STA members and the Committee are always a font of knowledge. Now that they know I’m always on the lookout for ‘content’ – as it’s known in the trade – they give me leads for further enquiry, newspaper clippings, photos which might come in handy and historical charts. These I use in various social media platforms and on our website www.sta-uk.org
In this way, the obituary of legendary technical analyst Brian Marber, who dies on the 9th June, came my way. Published on the 28th of June in The Daily Telegraph, Brian Stewart Marber was born on the 5th March 1934 in Cricklewood to Jewish parents whose families had emigrated from Poland and Russia via Antwerp. His Dad insisted he read economics, not French, at St John’s College, Cambridge where he immediately joined the brilliant Footlights am-dram club. His love of comedy and all things theatrical remained with him throughout his long and varied career.
His first steps to charting were inspired by a talk from an American technical analyst in 1966, from where he went on to become one of the most respected and widely followed share and currency forecasters of his time. I certainly remember that, when I started in the City in 1982, his FX forecasts (Reuters page GURU) were essential Monday morning reading for all currency traders – chart enthusiasts or otherwise. Marber’s popularity certainly smoothed my way into being accepted by a bunch of hard bitten old hands in the dealing room.
Through stints at various stockbrokers, investment houses and media companies, his reports were as witty as his repartee, and often timed major market turns to perfection. He once said, ‘’as a chartist it helps not to be too well informed. Too great a knowledge of the fundamentals can only distract the chartist from the message of his charts’’. Another well-used phrase of his was: ‘People’ and ‘think’ are what matter; to forecast, all you need to know are what people are thinking. His time at Bloomberg didn’t go so well. His first assignment was to write a piece on the effect that a total eclipse would have on the markets that day; his copy: ‘It’s been so dark, I can’t see a thing’. It was his last day there.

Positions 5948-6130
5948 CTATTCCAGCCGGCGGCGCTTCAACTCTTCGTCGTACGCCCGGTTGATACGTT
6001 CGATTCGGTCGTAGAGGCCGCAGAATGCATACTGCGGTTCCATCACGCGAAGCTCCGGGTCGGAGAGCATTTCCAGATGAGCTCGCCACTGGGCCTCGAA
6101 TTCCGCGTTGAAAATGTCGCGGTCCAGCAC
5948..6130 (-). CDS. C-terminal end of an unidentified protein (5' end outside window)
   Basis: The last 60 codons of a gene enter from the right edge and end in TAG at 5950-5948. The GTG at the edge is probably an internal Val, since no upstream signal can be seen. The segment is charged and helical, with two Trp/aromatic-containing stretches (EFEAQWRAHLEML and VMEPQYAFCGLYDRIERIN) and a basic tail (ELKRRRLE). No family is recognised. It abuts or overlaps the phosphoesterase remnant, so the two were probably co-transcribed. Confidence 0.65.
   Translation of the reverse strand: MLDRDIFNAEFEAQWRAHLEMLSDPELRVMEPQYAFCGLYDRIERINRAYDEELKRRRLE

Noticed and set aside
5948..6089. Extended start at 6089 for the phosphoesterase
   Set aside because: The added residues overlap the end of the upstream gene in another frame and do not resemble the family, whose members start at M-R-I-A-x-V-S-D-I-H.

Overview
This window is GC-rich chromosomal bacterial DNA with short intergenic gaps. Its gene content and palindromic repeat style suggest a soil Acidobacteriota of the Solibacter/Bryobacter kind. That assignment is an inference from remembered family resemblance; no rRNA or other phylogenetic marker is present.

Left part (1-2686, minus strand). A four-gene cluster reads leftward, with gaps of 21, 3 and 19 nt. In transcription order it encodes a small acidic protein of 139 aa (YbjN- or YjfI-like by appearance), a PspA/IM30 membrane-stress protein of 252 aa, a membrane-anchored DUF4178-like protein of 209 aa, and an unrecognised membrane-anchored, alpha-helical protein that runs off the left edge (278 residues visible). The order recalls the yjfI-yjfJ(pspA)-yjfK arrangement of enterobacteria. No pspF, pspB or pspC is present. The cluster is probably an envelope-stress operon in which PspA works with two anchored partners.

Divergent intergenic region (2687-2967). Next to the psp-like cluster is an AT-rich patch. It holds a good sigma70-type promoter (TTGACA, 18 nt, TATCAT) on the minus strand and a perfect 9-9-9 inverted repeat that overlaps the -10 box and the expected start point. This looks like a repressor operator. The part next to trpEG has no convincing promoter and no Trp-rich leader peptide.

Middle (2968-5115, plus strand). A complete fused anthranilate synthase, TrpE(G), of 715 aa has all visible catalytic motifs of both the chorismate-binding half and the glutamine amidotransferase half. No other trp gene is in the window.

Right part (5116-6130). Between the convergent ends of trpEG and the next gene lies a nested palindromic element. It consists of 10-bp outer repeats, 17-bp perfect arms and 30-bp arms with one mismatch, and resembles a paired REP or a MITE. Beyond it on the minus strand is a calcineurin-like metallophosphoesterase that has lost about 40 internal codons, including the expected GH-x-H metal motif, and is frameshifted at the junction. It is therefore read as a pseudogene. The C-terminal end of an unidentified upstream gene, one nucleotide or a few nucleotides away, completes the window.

His book, ‘Marber on Markets’ was published in 2007 and is one of the most highly rated among the titles chosen by the STA Committee in our Book Club feature for Market Technician issue 84 – March 2018. He is survived by two sons, Patrick and Andrew, from his second wife Angela Benjamin. All who knew him will miss him because, in his own words: ‘’To be my friend all you have to do is laugh at my jokes – and dislike the people I dislike’’.